Navigate Up

Cancer Center - A-Z Index

#
Q
Y

Print This Page

RBC indices

Red blood cell (RBC) indices are part of the complete blood count (CBC) test. They are used to help diagnose the cause of anemia, a condition in which there are too few red blood cells.

The indices include:

  • Average red blood cell size (MCV)
  • Hemoglobin amount per red blood cell (MCH)
  • The amount of hemoglobin relative to the size of the cell (hemoglobin concentration) per red blood cell (MCHC)

Alternative Names

Erythrocyte indices; Blood indices; Mean corpuscular hemoglobin (MCH); Mean corpuscular hemoglobin concentration (MCHC); Mean corpuscular volume (MCV); Red blood cell indices

How the Test is Performed

A blood sample is needed.

How to Prepare for the Test

No special preparation is necessary.

How the Test will Feel

When the needle is inserted to draw blood, some people feel moderate pain. Others feel only a prick or stinging. Afterward, there may be some throbbing or a slight bruise. This soon goes away.

Why the Test is Performed

RBCs transport hemoglobin which, in turn, transports oxygen. The amount of oxygen tissues receive depends on the amount and function of RBCs and hemoglobin.

The MCV reflects the size of red blood cells. The MCH and MCHC reflect the hemoglobin content of red blood cells. These RBC measures are used to diagnose types of anemia .

Anemias are defined based on cell size (MCV) and amount of Hgb (MCH).

  • MCV less than lower limit of normal: microcytic anemia
  • MCV within normal range: normocytic anemia
  • MCV greater than upper limit of normal: macrocytic anemia
  • MCH less than lower limit of normal: hypochromic anemia
  • MCH within normal range: normochromic anemia
  • MCH greater than upper limit of normal: hyperchromic anemia

Normal Results

  • MCV: 80 - 100 femtoliter
  • MCH: 27 - 31 picograms/cell
  • MCHC: 32 - 36 grams/deciliter

The examples above are common measurements for results of these tests. Normal value ranges may vary slightly among different laboratories. Some labs use different measurements or may test different samples. Talk to your doctor about the meaning of your specific test results.

What Abnormal Results Mean

This test is used to diagnose the cause of anemia. The following are the types of anemia and their causes:

Risks

Veins and arteries vary in size from one patient to another and from one side of the body to the other. Obtaining a blood sample from some people may be more difficult than from others.

Other risks associated with having blood drawn are slight, but may include:

  • Excessive bleeding
  • Fainting or feeling light-headed
  • Hematoma (blood accumulating under the skin)
  • Infection (a slight risk any time the skin is broken)

References

Bunn HF. Approach to the anemias. In: Goldman L, Schafer AI, eds. Goldman's Cecil Medicine. 24th ed. Philadelphia, Pa: Elsevier Saunders; 2011:chap 161.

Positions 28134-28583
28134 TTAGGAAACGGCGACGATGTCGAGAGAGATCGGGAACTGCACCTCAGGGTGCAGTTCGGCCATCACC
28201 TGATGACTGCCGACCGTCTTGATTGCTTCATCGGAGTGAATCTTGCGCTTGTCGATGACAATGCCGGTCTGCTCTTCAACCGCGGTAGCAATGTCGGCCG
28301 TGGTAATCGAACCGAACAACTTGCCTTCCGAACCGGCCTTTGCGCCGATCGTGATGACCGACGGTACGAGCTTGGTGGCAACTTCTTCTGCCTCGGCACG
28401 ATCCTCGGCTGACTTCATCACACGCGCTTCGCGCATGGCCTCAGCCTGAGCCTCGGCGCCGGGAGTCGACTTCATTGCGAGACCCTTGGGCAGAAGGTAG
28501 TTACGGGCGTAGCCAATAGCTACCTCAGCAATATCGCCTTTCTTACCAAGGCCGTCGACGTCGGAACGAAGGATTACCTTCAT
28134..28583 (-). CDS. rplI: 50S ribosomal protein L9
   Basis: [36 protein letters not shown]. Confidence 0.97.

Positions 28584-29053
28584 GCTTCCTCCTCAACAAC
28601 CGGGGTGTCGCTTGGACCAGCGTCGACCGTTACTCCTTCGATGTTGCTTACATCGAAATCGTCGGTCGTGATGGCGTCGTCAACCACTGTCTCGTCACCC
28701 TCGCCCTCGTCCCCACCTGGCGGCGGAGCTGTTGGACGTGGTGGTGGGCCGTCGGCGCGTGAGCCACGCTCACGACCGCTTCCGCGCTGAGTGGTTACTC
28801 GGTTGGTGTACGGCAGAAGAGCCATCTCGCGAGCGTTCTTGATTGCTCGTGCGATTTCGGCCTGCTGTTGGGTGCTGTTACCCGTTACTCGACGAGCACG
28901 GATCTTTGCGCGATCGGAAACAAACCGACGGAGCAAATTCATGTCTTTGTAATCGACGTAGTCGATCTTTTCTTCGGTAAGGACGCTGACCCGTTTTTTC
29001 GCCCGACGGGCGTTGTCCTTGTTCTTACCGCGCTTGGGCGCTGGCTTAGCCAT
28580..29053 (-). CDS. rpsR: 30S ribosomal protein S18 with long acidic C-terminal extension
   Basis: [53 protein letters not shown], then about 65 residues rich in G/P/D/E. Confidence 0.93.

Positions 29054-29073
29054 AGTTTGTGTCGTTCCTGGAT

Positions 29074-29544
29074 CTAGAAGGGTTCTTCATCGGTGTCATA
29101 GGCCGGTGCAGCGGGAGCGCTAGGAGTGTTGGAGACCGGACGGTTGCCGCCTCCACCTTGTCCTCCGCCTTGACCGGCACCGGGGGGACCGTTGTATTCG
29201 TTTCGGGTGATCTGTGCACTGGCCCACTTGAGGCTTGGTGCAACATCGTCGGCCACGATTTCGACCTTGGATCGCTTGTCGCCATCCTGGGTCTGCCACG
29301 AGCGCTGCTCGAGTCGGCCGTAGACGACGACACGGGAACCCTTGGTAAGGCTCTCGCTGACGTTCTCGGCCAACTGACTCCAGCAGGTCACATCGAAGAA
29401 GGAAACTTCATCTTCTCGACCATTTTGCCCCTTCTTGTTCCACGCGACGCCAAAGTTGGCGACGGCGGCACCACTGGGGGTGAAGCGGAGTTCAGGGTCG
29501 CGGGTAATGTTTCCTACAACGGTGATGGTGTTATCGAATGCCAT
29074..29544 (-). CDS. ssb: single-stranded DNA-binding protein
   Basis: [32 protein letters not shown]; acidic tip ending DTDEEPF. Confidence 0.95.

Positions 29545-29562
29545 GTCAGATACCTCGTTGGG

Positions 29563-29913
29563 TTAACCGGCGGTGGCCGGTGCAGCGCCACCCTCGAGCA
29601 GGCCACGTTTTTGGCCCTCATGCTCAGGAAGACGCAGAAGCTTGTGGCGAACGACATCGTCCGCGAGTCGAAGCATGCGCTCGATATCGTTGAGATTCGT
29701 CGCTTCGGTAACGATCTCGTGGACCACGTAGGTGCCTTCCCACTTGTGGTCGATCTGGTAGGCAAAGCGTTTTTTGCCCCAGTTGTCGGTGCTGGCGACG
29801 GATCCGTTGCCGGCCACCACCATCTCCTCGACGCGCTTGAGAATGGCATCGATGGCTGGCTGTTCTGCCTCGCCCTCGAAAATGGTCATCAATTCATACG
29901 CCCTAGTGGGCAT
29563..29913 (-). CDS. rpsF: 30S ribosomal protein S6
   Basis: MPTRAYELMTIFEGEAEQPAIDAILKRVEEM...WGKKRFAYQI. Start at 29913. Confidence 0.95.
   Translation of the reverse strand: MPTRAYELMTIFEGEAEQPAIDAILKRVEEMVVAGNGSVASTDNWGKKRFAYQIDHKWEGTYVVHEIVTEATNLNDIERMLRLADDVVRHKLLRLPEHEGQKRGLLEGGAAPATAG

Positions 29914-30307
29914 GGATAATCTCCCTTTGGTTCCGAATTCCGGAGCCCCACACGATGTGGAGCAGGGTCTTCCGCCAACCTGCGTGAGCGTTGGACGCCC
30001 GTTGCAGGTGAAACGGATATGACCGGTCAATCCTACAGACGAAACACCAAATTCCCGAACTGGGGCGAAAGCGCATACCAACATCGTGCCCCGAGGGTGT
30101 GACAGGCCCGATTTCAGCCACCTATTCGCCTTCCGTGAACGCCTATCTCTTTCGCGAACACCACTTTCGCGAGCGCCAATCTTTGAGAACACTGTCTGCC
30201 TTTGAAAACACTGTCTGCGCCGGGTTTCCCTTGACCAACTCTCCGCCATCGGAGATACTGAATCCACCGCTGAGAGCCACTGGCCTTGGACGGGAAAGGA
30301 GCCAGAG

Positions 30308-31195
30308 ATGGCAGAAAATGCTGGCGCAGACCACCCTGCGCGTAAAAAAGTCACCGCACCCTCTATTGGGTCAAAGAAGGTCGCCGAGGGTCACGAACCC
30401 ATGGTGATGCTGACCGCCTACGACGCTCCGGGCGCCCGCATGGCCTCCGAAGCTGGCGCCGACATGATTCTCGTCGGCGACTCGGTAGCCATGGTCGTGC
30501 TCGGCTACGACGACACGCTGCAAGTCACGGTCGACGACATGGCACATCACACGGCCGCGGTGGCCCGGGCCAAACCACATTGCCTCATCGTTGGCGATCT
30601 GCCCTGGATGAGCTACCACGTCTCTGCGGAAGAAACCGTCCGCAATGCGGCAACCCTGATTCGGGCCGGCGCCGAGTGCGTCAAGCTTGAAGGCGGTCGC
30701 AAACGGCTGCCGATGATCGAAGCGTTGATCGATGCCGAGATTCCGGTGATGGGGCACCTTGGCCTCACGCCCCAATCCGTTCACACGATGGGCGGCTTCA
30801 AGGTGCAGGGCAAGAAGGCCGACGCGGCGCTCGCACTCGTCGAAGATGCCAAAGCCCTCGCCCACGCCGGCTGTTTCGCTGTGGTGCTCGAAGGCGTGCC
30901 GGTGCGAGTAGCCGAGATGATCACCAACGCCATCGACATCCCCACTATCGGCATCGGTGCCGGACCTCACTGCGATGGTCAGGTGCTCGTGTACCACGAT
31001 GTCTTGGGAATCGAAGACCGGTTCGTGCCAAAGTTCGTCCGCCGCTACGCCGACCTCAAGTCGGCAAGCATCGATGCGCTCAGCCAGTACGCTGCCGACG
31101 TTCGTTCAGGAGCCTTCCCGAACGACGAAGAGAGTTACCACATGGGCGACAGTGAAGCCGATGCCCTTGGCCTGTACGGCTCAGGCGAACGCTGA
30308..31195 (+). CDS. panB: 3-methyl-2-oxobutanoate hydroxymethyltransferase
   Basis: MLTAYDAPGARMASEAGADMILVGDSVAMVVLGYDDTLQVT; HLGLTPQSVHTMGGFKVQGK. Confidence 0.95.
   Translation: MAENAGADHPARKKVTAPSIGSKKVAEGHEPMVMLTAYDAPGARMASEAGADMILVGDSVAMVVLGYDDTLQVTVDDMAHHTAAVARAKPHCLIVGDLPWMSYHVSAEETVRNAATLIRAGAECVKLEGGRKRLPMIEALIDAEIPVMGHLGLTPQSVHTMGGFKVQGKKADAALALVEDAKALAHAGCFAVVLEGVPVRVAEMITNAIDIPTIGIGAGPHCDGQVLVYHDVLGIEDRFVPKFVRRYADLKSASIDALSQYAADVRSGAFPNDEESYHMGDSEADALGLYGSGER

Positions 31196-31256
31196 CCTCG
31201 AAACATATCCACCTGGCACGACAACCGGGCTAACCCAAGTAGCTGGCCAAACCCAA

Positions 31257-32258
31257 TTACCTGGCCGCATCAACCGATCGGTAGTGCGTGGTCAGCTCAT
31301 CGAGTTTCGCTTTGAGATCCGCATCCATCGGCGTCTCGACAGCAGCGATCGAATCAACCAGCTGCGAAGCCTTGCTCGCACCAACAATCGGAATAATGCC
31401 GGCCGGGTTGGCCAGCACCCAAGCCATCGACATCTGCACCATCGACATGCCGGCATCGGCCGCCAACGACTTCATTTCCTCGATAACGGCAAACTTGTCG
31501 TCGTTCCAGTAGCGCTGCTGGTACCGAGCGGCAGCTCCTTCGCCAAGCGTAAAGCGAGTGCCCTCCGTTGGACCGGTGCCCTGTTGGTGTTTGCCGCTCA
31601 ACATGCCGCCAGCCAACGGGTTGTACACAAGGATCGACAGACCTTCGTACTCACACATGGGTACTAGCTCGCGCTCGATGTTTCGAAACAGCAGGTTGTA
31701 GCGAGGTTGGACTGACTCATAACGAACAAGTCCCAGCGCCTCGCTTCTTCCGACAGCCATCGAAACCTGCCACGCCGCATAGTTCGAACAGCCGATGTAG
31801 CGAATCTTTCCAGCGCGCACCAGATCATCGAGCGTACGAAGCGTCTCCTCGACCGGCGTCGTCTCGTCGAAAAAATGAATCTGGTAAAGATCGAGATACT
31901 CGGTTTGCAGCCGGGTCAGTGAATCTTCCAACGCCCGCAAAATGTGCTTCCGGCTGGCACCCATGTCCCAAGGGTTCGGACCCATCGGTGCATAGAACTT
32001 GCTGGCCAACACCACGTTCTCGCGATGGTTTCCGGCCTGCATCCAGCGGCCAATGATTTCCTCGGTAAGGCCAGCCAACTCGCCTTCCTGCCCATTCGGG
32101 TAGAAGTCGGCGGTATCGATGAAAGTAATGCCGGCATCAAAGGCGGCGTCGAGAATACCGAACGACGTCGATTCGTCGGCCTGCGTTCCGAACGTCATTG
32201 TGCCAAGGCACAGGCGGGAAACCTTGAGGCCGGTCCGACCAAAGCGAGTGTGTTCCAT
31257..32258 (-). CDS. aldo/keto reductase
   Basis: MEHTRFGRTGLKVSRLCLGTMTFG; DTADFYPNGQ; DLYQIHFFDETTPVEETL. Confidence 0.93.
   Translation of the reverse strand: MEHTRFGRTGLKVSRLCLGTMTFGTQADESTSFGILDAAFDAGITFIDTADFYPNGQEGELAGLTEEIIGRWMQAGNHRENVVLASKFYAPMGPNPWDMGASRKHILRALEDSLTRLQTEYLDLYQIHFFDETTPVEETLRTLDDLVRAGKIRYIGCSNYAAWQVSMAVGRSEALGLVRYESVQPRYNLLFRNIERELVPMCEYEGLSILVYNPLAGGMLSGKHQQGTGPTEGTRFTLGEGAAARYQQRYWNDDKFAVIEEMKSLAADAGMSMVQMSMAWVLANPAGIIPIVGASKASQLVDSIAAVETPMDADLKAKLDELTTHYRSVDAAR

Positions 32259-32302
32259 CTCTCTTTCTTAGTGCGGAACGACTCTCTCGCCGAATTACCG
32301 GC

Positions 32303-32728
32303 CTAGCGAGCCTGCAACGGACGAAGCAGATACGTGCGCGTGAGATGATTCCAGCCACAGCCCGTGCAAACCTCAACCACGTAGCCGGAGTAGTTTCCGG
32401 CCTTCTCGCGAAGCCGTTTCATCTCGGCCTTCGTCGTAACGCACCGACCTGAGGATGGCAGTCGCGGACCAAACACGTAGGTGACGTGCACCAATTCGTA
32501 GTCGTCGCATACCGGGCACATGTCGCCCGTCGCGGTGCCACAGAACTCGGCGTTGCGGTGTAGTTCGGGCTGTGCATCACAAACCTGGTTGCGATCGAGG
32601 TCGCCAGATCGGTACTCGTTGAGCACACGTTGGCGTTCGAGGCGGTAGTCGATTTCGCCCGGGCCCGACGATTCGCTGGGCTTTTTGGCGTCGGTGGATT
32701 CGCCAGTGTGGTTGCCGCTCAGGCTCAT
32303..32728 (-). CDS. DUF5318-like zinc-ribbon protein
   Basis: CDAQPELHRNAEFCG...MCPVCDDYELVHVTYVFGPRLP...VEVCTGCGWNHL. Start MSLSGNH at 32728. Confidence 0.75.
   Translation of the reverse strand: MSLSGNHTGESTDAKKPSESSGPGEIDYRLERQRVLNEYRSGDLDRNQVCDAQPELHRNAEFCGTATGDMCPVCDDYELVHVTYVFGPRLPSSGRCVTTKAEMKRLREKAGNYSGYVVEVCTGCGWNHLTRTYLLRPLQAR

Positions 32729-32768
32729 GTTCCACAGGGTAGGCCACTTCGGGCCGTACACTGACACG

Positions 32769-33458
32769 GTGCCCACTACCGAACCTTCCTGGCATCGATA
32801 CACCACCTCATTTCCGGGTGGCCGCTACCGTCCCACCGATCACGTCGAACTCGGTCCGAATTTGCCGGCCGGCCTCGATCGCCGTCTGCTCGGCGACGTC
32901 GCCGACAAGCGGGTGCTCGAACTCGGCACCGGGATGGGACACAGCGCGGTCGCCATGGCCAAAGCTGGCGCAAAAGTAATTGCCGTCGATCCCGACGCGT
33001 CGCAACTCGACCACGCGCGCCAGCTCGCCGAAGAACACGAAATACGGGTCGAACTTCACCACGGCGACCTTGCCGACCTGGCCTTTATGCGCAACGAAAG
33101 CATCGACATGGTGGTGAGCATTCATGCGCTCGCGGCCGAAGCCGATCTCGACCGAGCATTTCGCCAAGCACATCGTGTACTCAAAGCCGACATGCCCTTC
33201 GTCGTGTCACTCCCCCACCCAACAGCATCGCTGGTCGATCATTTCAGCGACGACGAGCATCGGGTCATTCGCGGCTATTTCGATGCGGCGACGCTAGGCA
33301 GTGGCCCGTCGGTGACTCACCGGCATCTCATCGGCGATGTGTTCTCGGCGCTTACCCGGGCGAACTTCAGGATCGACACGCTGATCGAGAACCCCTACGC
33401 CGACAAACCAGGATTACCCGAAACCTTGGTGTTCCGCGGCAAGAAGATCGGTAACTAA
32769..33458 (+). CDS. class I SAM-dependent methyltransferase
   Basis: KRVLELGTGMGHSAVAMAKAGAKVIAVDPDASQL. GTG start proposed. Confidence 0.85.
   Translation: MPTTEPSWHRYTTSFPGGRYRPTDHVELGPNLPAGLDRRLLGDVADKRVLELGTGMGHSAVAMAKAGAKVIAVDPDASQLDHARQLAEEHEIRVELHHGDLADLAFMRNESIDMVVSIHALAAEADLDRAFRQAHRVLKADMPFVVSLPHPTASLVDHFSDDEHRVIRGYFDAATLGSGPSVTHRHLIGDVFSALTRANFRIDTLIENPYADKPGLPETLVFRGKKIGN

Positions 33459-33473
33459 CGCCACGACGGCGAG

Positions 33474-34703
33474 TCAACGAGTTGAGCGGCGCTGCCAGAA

Hutchison RE, McPherson RA, Schexneider KI. Basic examination of blood and bone marrow. In: McPherson RA, Pincus MR, eds. Henry's Clinical Diagnosis and Management by Laboratory Methods. 22nd ed. Philadelphia, Pa: Elsevier Saunders; 2011:chap 30.

Updated: 2/24/2014

Todd Gersten, MD, Hematology/Oncology, Florida Cancer Specialists & Research Institute, Wellington, FL. Review provided by VeriMed Healthcare Network. Also reviewed by David Zieve, MD, MHA, Isla Ogilvie, PhD, and the A.D.A.M. Editorial team.


©  UPMC | Affiliated with the University of Pittsburgh Schools of the Health Sciences
Supplemental content provided by A.D.A.M. Health Solutions. All rights reserved.

For help in finding a doctor or health service that suits your needs, call the UPMC Referral Service at 412-647-UPMC (8762) or 1-800-533-UPMC (8762). Select option 1.

UPMC is an equal opportunity employer. UPMC policy prohibits discrimination or harassment on the basis of race, color, religion, ancestry, national origin, age, sex, genetics, sexual orientation, marital status, familial status, disability, veteran status, or any other legally protected group status. Further, UPMC will continue to support and promote equal employment opportunity, human dignity, and racial, ethnic, and cultural diversity. This policy applies to admissions, employment, and access to and treatment in UPMC programs and activities. This commitment is made by UPMC in accordance with federal, state, and/or local laws and regulations.

Medical information made available on UPMC.com is not intended to be used as a substitute for professional medical advice, diagnosis, or treatment. You should not rely entirely on this information for your health care needs. Ask your own doctor or health care provider any specific medical questions that you have. Further, UPMC.com is not a tool to be used in the case of an emergency. If an emergency arises, you should seek appropriate emergency medical services.

For UPMC Mercy Patients: As a Catholic hospital, UPMC Mercy abides by the Ethical and Religious Directives for Catholic Health Care Services, as determined by the United States Conference of Catholic Bishops. As such, UPMC Mercy neither endorses nor provides medical practices and/or procedures that contradict the moral teachings of the Roman Catholic Church.

© UPMC
Pittsburgh, PA, USA UPMC.com